Two things that happened last week reminded me of the capacity of people to do the right thing even while experiencing stress and uncertainty.
Late in the week as it became clear to me that flying to take care of some family business bordered on selfish and irresponsible given the rising concern about the Coronavirus (COVID-19), I decided to cancel my flight.
My attempts to cancel my ticket online were met with a message informing me that I had to call Delta Air Lines directly to attempt the cancellation. Call waiting times were estimated to be up to six hours, so I called, turned on the speaker and continued working at my desk while waiting for someone to answer. After about an hour, a customer service representative named Krissy picked up the phone.
The connection was fuzzy, so Krissy confirmed my number, hung up and called back within seconds. Almost immediately we were disconnected. She called back again. This time, I could hear her shout to a colleague "Are we down," but she apparently couldn't hear me. Twice more she called and we got disconnected. But Krissy tenaciously stayed at it, we talked, and she put through the credit without question.
Later that day, while I was in a meeting with a student shortly before she and all students were to leave campus for the rest of the semester because of the coronavirus, calls kept coming in on my cell phone from a number I didn't recognize. Initially, I ignored the calls, but on the fourth successive try, I answered the phone and was greeted by the property manager of an assisted living facility I had made plans to visit.
Tescia was apologetic about telling me that her facility had moved to limit all visitation from outsiders and that they wouldn't be able to accommodate my visit. She continued to be apologetic, but I told her I understood perfectly. She and I then exchanged words of concern for one another's day in dealing with rapidly developing plans that would affect both our and many of our colleague's work.
While it would be nice to believe that every customer service provider would be as accommodating as possible, we all have had experiences where this has not been the case. Both Krissy and Tescia were exceptional in showing kindness, patience and tenacity during what must have been a particularly exhausting and tension-filled day for each of them.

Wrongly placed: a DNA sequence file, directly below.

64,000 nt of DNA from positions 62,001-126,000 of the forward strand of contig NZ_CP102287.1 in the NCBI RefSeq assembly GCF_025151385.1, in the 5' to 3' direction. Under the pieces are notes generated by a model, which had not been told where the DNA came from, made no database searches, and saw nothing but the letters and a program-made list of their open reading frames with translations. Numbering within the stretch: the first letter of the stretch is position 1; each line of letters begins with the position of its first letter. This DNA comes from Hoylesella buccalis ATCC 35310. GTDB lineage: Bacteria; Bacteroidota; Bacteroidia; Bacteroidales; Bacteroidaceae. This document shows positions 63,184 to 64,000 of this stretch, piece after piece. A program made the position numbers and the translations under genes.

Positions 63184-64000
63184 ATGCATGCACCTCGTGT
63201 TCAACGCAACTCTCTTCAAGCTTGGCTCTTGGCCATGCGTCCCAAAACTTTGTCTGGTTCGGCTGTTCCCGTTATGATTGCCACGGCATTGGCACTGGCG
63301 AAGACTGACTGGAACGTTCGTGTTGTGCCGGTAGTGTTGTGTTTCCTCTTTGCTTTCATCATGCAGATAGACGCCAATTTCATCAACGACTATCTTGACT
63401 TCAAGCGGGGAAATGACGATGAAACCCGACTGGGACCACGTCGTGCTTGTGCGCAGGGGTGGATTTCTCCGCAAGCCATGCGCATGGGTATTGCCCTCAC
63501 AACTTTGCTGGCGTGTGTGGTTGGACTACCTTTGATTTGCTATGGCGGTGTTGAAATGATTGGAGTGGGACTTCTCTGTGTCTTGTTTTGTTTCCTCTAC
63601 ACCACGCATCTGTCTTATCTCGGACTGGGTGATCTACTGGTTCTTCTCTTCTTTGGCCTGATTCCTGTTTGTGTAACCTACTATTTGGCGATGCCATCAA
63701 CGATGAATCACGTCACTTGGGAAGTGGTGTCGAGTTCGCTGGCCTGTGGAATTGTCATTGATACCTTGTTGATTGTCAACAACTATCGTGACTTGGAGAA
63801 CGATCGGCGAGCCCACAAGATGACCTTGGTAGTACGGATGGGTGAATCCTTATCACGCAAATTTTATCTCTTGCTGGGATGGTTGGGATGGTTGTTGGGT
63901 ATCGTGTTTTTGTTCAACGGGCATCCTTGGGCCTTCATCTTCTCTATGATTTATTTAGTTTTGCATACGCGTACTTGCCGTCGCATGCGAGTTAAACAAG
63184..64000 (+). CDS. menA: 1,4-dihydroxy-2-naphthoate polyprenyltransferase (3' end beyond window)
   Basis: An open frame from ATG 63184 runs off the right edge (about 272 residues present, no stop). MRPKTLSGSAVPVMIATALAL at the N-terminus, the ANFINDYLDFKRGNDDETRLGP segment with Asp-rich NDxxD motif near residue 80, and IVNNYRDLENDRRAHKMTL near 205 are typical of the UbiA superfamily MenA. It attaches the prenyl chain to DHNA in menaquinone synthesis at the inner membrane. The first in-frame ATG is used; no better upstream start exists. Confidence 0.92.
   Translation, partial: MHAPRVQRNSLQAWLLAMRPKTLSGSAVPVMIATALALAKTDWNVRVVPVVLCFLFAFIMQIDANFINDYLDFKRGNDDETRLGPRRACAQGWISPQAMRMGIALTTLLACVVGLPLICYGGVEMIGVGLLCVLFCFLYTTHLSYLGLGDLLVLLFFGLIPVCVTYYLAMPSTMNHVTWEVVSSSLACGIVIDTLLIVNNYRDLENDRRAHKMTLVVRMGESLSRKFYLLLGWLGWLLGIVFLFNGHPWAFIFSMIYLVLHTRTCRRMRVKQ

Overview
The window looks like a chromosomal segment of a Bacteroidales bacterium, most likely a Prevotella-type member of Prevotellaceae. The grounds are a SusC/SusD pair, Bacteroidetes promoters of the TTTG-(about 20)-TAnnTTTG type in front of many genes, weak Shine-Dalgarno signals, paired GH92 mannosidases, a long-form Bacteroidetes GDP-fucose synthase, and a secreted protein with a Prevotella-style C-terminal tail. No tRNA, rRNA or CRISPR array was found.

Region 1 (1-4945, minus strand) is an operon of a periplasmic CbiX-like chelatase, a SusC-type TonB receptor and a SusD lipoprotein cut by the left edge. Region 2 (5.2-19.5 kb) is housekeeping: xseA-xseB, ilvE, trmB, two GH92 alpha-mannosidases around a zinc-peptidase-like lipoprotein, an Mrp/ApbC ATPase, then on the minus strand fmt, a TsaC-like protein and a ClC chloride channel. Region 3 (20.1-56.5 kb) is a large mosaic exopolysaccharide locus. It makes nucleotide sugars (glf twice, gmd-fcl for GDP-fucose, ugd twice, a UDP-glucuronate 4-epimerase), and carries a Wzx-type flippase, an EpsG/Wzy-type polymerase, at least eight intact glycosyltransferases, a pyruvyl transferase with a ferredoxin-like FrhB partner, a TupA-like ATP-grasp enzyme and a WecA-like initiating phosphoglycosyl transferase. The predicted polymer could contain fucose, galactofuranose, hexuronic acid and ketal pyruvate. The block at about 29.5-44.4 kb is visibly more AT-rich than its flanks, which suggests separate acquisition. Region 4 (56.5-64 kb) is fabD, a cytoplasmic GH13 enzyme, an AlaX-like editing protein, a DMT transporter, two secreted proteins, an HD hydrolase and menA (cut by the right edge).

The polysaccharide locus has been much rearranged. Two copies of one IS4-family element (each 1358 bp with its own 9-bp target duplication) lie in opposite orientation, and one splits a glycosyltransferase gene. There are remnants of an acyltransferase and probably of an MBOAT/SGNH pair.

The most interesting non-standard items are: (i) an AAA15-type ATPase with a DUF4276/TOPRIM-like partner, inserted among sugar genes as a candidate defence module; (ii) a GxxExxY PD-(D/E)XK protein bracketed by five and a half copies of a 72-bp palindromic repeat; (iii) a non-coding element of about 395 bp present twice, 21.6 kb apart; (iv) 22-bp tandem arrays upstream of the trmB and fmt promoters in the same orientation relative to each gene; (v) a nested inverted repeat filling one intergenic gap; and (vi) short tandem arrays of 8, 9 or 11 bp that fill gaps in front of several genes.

Almost every email I've received from administrators or colleagues at the university where I work (and there have been many emails) has ended with some variation of the sentiment: Please continue to take care of yourself and others.
During times of crisis when people grow exhausted, tense and sometimes short-tempered over the uncertainty of what's to come, such moments of kindness can be calming.
Whatever you happen to be doing, wherever you happen to be living or working from, please continue to take care of yourself and others. It's the right thing to do.
The Centers for Disease Control advice on preparing to respond to Coronavirus (COVID-19) can be found at https://www.cdc.gov/coronavirus/2019-ncov/community/home/index.html. Harvard Medical School's online Coronavirus Resource Center is here at https://www.health.harvard.edu/diseases-and-conditions/coronavirus-resource-center.
Jeffrey L. Seglin, author of The Right Thing: Conscience, Profit and Personal Responsibility in Today's Business and The Good, the Bad, and Your Business: Choosing Right When Ethical Dilemmas Pull You Apart, is a senior lecturer in public policy and director of the communications program at Harvard's Kennedy School.
Follow him on Twitter: @jseglin
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